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How is a heart attack diagnosed?

A heart attack is diagnosed at the very basic level with electrocardiography (EKG). A primary care doctor can do that in their office and, obviously, cardiologists do that in their offices, as well. An EKG in the midst of symptoms can instantly tell if someone is having a heart attack or if he or she is at risk for a heart attack.

Beyond just a plain EKG, a person might get referred to a cardiologist who would then perform a stress test. Stress testing basically uncovers blockages in the arteries. The person goes on a treadmill and exercises, sometimes coupled with imaging of the heart. Doctors may also do an echocardiogram, which is an ultrasound of the heart that shows how the heart is pumping, how the valves are working and how the heart is functioning, in general. So, doctors definitely have a lot of tests in their arsenal, but at the very basic level, an EKG should be done if a person is complaining of the symptoms.

Trinity Health is a Catholic health care organization that acts in accordance with the Catholic tradition and does not condone or support all practices covered in this site. In case of emergency call 911. This site is educational and not a substitute for professional medical advice, always seek the advice of a qualified health care provider.

A heart attack is diagnosed based on symptoms, diagnostic tests, and family history. When a person arrives at the hospital with symptoms of a heart attack, the medical staff begins by checking temperature, blood pressure, and pulse. A doctor will test the electrical activity of the heart using an electrocardiogram (EKG). Blood tests are also used to diagnose a heart attack.

When a cell from the heart dies, the cell bursts, releasing specific proteins into the bloodstream. Higher concentration of these proteins indicates a heart attack has occurred or is continuing, so doctors can test for those proteins to diagnose. Coronary angiography uses an X-ray of the heart and blood vessels to identify the location of the blocked artery. An echocardiogram produces images of the beating heart that allows the medical team to determine if the heart is beating normally. During a nuclear scan, radioactive material is injected into the body to identify areas of reduced blood flow to the heart.

Dr. Mehmet Oz, MD
Cardiologist (Heart Specialist)

You were rushed to the emergency room, certain you were having a heart attack—but how can you be sure?

Your doctor will diagnose a heart attack by looking at your medical history, giving you a physical exam and using an electrocardiogram (EKG) to look for any abnormalities caused by damage to the heart. He or she will also use a blood test that measures the levels of certain enzymes in the bloodstream to confirm the diagnosis of a heart attack.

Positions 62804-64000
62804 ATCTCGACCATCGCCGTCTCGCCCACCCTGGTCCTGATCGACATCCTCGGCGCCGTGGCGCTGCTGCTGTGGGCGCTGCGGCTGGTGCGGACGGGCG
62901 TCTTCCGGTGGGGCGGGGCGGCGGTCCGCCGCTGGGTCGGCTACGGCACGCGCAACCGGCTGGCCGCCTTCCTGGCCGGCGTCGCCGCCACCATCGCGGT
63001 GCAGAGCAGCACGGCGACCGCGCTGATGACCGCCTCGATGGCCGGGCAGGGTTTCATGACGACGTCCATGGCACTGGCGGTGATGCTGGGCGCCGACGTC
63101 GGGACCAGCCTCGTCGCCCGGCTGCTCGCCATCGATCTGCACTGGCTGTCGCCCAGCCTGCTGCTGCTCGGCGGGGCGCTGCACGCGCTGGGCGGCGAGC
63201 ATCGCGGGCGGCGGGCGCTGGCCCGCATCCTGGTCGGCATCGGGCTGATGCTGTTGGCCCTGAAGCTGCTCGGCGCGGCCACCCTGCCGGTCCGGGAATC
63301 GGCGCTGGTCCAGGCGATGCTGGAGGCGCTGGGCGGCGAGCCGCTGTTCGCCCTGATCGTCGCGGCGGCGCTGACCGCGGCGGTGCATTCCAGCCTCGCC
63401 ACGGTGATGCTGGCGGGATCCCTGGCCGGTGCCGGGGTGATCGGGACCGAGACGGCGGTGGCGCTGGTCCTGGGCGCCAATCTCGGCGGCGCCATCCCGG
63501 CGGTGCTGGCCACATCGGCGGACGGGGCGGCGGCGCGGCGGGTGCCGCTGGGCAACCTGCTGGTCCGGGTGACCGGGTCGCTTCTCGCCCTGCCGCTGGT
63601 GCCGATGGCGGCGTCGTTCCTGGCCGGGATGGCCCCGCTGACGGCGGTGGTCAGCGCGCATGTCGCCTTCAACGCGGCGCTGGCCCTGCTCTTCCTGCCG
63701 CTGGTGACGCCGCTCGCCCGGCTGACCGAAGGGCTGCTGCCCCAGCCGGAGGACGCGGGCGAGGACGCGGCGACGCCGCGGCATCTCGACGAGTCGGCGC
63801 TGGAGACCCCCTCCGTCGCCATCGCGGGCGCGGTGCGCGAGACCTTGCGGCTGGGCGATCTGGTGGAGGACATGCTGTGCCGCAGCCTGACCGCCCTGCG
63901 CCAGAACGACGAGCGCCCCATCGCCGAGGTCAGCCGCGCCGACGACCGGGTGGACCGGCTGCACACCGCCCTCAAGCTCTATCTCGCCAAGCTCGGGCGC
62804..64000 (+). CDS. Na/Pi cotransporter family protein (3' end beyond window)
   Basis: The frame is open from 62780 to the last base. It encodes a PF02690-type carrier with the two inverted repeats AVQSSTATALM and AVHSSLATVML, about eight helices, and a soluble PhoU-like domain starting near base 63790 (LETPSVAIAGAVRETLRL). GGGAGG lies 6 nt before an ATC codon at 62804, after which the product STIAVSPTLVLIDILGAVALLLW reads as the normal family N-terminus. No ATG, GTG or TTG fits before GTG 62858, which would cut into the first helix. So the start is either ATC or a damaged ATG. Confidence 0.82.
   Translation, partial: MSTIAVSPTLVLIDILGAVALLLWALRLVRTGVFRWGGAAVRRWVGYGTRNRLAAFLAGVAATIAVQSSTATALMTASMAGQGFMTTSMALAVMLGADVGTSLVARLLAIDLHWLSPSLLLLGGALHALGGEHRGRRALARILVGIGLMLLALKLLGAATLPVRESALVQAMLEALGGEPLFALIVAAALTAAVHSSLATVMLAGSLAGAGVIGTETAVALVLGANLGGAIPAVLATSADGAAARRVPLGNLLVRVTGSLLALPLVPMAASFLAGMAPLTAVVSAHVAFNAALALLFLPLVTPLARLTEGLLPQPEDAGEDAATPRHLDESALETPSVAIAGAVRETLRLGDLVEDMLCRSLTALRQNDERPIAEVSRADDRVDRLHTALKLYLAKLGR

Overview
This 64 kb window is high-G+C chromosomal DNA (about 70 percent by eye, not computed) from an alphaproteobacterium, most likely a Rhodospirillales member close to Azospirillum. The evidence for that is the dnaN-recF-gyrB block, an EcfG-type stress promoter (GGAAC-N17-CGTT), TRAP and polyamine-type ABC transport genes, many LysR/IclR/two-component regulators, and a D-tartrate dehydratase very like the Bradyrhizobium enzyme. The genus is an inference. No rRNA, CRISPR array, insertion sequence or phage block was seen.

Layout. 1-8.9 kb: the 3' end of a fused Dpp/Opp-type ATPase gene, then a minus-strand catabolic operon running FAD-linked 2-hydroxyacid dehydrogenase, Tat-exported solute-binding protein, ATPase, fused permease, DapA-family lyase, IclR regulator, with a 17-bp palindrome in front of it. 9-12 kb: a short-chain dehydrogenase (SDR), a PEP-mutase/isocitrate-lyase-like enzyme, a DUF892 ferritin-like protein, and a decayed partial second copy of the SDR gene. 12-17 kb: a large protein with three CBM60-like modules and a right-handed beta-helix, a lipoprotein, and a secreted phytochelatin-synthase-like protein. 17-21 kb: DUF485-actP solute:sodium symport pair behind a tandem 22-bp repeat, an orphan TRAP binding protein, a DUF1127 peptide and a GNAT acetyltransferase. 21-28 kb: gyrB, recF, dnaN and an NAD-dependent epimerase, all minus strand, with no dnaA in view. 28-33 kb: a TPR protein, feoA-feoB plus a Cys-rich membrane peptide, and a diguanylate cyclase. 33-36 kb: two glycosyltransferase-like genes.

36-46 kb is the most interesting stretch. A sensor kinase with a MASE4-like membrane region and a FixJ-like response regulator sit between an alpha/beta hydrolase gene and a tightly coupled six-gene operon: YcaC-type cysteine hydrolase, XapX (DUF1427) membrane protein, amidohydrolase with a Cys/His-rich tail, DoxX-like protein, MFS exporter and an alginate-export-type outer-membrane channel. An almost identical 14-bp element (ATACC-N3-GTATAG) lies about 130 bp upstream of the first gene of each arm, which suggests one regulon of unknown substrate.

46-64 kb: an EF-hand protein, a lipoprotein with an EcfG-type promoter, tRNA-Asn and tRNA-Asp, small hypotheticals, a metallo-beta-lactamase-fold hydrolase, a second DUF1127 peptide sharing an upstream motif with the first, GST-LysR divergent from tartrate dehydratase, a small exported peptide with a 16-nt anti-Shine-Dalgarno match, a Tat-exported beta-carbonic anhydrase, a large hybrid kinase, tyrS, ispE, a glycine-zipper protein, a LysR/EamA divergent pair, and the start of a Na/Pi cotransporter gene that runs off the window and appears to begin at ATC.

Let's start with what a heart attack is: It is a lack of blood flow to the heart muscle. There are usually three things that doctors look at to diagnose a heart attack, and at least two of the three need to be present to consider you may be having a heart attack. These include chest pain, specific changes on your electrocardiogram, which looks at the electrical system in your heart, and an elevation in specific chemical blood markers that are released from your heart when it is being damaged. Not every heart attack is the same, and it is very important that you seek medical attention if you are experiencing chest pain.

A heart attack occurs when the flow of blood through a coronary artery is severely limited or completely blocked. Tests to diagnose a heart attack include electrocardiography (EKG), stress tests, echocardiography, cardiac MRI and nuclear imaging.

Dr. Samin K. Sharma, MD
Cardiologist (Heart Specialist)

A heart attack is diagnosed after the patient experiences symptoms of chest pressure, pain, difficulty breathing and suffocation. Once the patient arrives at the hospital, his or her healthcare team will confirm the diagnosis through various diagnostic tests, which will include cardiac enzyme studies and an electroencephalogram (EKG).

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Important: This content reflects information from various individuals and organizations and may offer alternative or opposing points of view. It should not be used for medical advice, diagnosis or treatment. As always, you should consult with your healthcare provider about your specific health needs.